18 September 2014

Adult Western Gull Fitted with Tracking Logger

One of the fun things about watching large flocks of Western Gulls on the California coast is knowing there's that great chance of almost always encountering a banded individual. All of the banded WEGUs that I've found in California in the past have been from the Southeast Farallon Islands, but last weekend, I found an adult type with a large blue plastic ring - I immediately sensed it wasn't from the Farallon Islands!

Adult Western Gull (BLUE C09). Half Moon Bay, CA. 12 Sept 2014.

I was easily able to read the three character sequence, but the bigger surprise came when the bird turned away:

Data logger attached to plastic leg band.
After doing a little homework I learned that this gull was banded by Dr. Scott Shaffer on Ano Nuevo Island (a small 9 acre island just off the coast between San Francisco and Santa Cruz). Scott and several of his students from San Jose State University have banded and fitted 11 Western Gulls with these blue plastic bands and data loggers (sequence C00-C10).

C09 was banded in June of 2013 as an adult near its nest. As of this post, it had not been recaptured (5 others have since been recaptured and their past whereabouts were revealed via the GPS loggers).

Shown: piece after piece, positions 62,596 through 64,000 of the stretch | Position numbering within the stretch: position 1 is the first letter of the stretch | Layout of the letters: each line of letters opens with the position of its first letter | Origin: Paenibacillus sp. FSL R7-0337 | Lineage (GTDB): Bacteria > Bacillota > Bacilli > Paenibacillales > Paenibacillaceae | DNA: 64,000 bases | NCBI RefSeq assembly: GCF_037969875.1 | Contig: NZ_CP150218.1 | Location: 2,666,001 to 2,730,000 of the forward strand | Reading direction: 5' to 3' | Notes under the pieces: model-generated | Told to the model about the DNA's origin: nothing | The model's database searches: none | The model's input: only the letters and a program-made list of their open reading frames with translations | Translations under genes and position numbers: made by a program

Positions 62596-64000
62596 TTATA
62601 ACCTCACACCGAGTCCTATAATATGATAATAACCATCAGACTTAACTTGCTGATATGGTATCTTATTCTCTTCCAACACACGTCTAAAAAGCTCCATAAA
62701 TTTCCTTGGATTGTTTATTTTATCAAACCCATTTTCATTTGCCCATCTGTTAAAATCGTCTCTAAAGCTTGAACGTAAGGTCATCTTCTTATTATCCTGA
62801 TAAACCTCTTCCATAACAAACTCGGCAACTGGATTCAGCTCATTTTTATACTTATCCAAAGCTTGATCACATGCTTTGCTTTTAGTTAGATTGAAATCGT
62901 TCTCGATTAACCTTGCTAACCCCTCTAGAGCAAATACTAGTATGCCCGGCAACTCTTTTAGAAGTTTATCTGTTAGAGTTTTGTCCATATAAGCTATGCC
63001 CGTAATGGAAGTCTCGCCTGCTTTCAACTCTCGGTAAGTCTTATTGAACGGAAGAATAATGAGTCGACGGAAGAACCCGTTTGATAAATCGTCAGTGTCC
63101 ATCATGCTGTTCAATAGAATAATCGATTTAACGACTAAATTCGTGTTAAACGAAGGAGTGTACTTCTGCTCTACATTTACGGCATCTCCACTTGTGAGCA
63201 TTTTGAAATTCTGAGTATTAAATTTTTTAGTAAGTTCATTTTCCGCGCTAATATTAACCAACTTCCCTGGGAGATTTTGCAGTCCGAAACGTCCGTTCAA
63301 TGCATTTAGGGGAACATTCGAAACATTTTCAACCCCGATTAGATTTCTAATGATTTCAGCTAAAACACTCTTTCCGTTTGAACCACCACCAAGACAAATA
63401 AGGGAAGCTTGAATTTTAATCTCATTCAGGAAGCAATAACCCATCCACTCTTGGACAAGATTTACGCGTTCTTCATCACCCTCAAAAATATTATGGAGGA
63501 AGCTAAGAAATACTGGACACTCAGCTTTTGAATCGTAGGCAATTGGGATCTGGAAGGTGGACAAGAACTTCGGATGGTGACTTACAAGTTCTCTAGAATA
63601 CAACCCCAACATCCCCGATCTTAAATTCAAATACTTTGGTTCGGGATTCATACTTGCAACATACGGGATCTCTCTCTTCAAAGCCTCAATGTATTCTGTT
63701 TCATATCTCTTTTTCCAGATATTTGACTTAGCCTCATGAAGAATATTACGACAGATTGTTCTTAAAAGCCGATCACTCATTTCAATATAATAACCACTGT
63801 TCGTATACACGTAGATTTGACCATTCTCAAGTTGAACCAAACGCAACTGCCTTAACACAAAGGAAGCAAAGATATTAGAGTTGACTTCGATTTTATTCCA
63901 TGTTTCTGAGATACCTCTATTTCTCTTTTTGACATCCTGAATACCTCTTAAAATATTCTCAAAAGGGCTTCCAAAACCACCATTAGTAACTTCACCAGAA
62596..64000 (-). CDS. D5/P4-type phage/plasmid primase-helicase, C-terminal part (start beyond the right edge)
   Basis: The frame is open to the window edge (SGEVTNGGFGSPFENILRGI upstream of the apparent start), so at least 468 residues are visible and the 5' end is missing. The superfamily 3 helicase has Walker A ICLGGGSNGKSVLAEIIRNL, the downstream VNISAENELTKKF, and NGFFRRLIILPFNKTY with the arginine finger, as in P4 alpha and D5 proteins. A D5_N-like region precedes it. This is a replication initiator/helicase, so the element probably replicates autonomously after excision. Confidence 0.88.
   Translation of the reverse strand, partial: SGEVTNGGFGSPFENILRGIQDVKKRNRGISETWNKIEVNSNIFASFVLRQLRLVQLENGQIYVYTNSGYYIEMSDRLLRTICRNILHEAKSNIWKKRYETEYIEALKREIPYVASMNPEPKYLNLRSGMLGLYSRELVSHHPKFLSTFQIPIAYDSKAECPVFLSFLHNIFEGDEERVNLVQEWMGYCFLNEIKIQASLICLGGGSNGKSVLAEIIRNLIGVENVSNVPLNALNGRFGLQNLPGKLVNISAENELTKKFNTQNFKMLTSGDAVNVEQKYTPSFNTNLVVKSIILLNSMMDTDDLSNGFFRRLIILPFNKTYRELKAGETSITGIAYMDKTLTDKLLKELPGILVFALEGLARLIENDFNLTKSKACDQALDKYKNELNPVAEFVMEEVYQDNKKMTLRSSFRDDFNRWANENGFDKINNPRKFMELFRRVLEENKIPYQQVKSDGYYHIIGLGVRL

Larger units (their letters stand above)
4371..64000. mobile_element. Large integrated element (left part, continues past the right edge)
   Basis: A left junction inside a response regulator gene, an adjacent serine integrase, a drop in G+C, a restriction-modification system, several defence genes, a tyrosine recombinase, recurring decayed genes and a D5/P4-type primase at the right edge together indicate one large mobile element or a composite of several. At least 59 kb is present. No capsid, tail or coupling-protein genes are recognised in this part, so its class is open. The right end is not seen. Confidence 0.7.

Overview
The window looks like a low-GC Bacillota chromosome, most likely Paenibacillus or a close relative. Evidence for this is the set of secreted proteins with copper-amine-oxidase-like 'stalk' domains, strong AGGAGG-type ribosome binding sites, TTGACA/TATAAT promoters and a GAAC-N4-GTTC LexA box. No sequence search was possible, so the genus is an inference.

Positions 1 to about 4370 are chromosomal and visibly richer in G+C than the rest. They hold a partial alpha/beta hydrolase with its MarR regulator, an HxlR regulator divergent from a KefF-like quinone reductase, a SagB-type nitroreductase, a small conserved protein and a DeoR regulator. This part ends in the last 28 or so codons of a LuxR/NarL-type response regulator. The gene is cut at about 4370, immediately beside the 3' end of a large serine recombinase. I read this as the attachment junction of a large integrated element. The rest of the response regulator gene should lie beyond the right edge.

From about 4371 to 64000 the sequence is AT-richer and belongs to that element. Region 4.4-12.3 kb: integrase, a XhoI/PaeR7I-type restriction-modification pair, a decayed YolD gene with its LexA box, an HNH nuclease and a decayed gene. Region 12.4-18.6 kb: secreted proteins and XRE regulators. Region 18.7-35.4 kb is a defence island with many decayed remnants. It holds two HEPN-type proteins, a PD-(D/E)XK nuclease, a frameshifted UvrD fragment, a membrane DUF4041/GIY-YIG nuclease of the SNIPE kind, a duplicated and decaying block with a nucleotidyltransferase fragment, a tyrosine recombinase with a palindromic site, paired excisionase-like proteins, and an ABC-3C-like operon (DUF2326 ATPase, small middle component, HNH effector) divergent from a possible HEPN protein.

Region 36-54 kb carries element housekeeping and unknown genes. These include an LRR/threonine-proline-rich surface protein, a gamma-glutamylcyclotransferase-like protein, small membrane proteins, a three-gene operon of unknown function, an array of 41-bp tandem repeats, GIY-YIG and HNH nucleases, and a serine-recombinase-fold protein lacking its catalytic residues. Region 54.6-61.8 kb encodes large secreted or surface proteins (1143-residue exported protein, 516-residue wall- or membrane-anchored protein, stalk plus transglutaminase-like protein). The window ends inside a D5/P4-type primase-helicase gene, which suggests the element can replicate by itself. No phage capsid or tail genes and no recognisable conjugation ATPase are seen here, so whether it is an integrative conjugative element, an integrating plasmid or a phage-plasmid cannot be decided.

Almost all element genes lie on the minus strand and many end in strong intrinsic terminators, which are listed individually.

Three outer primaries (p8-p10) retained from previous plumage. Inner primaries new.
One of the objectives of Dr. Shaffer's project is to compare the foraging ecology of the gulls on Ano Nuevo Island with those from the Farallon Islands. This multi-faceted study also involves blood sampling to check for contaminants the gulls may be picking up, and to quantify/qualify bacterial and viral exposure. It's no surprise that his gulls spend time between the local landfills, but they also spend a significant amount of time offshore. Here's one of the maps he shared with me showing where some of these Western Gulls (all adults) have been:

The epicenter shown above is Ano Nuevo Island. Each color is representative of a unique individual.

For the most part, the map shows much of what we already know about this species: Western Gulls are largely non-migratory (in the traditional sense) and are relatively sedentary.

I do want to add that C09 was very easy to pick out of the flock due to the large blue leg band. I've said this many times, and I'm beginning to sound like a broken record: gull banders would get so much more data from the public (birders in particular) if they used these large color bands. Win-win!

Here are a couple of more banded Westerns that I found on the same day. I couldn't gather all 9 digits from the SMALL, TINY, silver federal bands. The colored plastic bands are enough to get one's attention, but then it takes a bit of effort and time to gather the band sequence. I can never understand why these birds aren't banded with slightly larger plastic bands with an alpha-numeric sequence. I usually spend anywhere from 5-10 minutes with each bird to get the USFWS band number, but I was really pressed for time on this day and had to let them go. They look like typical Farallon Island bands:

Adult type Western Gull. Federal band (right leg) and small red plastic band (left leg). Half Moon Bay, CA. 12 Sept 2014.

Juvenile Western Gull. Federal band (left leg) and small blue plastic band (left leg). Half Moon Bay, CA. 12 Sept 2014.